4

All in, or wait for the next hand?

I said it in my All-Star break summation, but it bears repeating: The Warriors haven’t been this close to the No. 1 seed in the West, this late in the season, since 1992. And ’91-’92 was their most successful season since ’75-’76, when they won a franchise-record 59 games.

So this appears to potentially be a once-every-16-years burst of greatness for the Warriors.

But will they make a deal to put themselves over the top before the trade deadline at noon on Thursday?

Now, no one’s banged the drum of “fiscal responsibility” over the last year harder than I have. Ever since the Indiana trade, I’ve said that the Warriors were saving their pennies for this summer, when they have to pay off Monta Ellis and Andris Biedrins, and that they weren’t going to screw that up by taking on any deals that go beyond ’07-‘08.

That viewpoint is not just supposition. I’ve listened to Bobby Rowell say that the Warriors are simply not going to watch young talent like Ellis and Biedrins walk away over salary-cap/luxury-tax issues. I’ve had Chris Mullin tell me that if his team didn’t already feature Ellis and Biedrins, they’d be the exact kind of players for which he’d be scouring the league. I know the team won’t seriously consider taking on a contract unless it involves bringing in a player who’s going to push them to the Western Conference Finals or beyond.

I know all of that. But they’re so close to the top. So very close. These are the kind of heights that make men dizzy. And could lead to carefully laid plans getting thrown out the window.

If the Warriors were bumping around .500, lying 10, 11, 12 games off the pace of the No. 1 team, then the level of talent needed from an incoming player to push Golden State to the WCF would be on the order of a Kevin Garnett or Dirk Nowitzki.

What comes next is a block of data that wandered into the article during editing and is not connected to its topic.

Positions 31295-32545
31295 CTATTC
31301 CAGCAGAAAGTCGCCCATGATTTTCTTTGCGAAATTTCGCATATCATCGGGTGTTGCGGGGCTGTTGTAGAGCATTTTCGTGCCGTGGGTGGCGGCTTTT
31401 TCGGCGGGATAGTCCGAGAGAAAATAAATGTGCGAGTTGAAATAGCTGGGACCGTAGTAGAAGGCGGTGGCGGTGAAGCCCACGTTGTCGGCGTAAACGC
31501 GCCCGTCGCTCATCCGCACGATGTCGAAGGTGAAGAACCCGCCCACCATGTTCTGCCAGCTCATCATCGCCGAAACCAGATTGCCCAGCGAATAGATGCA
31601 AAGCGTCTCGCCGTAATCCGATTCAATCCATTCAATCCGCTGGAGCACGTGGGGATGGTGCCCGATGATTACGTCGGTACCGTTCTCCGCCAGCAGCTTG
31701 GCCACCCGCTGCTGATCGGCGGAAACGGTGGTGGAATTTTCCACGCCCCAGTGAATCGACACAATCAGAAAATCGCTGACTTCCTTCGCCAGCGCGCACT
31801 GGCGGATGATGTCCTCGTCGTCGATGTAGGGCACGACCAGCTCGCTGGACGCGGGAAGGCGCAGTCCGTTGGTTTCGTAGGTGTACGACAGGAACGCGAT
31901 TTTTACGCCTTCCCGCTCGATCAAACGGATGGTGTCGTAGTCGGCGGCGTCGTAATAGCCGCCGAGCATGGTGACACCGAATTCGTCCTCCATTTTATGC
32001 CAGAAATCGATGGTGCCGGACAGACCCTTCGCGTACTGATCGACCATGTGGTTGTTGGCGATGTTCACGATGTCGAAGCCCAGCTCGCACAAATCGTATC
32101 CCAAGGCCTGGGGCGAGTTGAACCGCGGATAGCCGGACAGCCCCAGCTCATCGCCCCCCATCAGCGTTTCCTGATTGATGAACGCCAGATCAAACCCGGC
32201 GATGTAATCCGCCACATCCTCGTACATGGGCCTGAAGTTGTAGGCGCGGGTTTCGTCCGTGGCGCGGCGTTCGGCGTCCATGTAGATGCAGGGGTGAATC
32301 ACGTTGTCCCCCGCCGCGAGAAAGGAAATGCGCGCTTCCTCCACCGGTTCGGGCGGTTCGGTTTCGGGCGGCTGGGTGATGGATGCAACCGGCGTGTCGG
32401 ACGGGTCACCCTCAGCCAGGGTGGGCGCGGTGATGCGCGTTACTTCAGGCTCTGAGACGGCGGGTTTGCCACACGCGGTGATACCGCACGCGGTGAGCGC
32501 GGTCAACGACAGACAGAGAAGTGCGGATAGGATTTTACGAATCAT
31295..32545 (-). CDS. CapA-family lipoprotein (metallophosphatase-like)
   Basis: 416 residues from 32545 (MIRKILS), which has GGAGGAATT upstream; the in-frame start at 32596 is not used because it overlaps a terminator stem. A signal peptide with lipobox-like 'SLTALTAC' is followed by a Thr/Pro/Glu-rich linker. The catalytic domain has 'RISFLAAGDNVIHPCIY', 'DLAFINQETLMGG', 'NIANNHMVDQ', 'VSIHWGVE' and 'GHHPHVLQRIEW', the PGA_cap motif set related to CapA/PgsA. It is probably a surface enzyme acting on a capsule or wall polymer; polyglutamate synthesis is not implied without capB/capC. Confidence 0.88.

Yet by posting the best record in the West since Nov. 15 (i.e., after the Jaxless 0-6 start), the definition of such a “difference-maker” becomes more elastic. Now, a guy like Memphis’ Mike Miller could conceivably be enough to get the job done. Miller, who is due $9 million next season and $9.75 in ’09-’10, is not without flaws (Defense? What is this “defense” of which you speak?). But he would be a pure shooter with unlimited range on a team that currently lacks one of those, yet still takes the most 3-pointers, by far, of any NBA squad.

Miller, however, appears to be one of those guys (like Milwaukee forward Charlie Villanueva, Marcus’ favorite pick) who will be dealt only if the acquiring team is willing to take a bad contract back (in Miller’s case, it’s the $13.05 million owed to Brian Cardinal over the next two seasons; for Villanueva, the tax is Bobby Simmons’ $20.5 million over two years).

I think the Warriors would seriously consider shipping out a package that includes players and/or a No. 1 draft pick in return for a second-tier “difference maker.” I think there’s basically no chance they’re going to take on a contract of the sort that Cardinal and Simmons have in order to get that guy.

Whatever the case, it’ll be fascinating to see how it all shakes out — not just for the Warriors, but the West as a whole.

– Geoff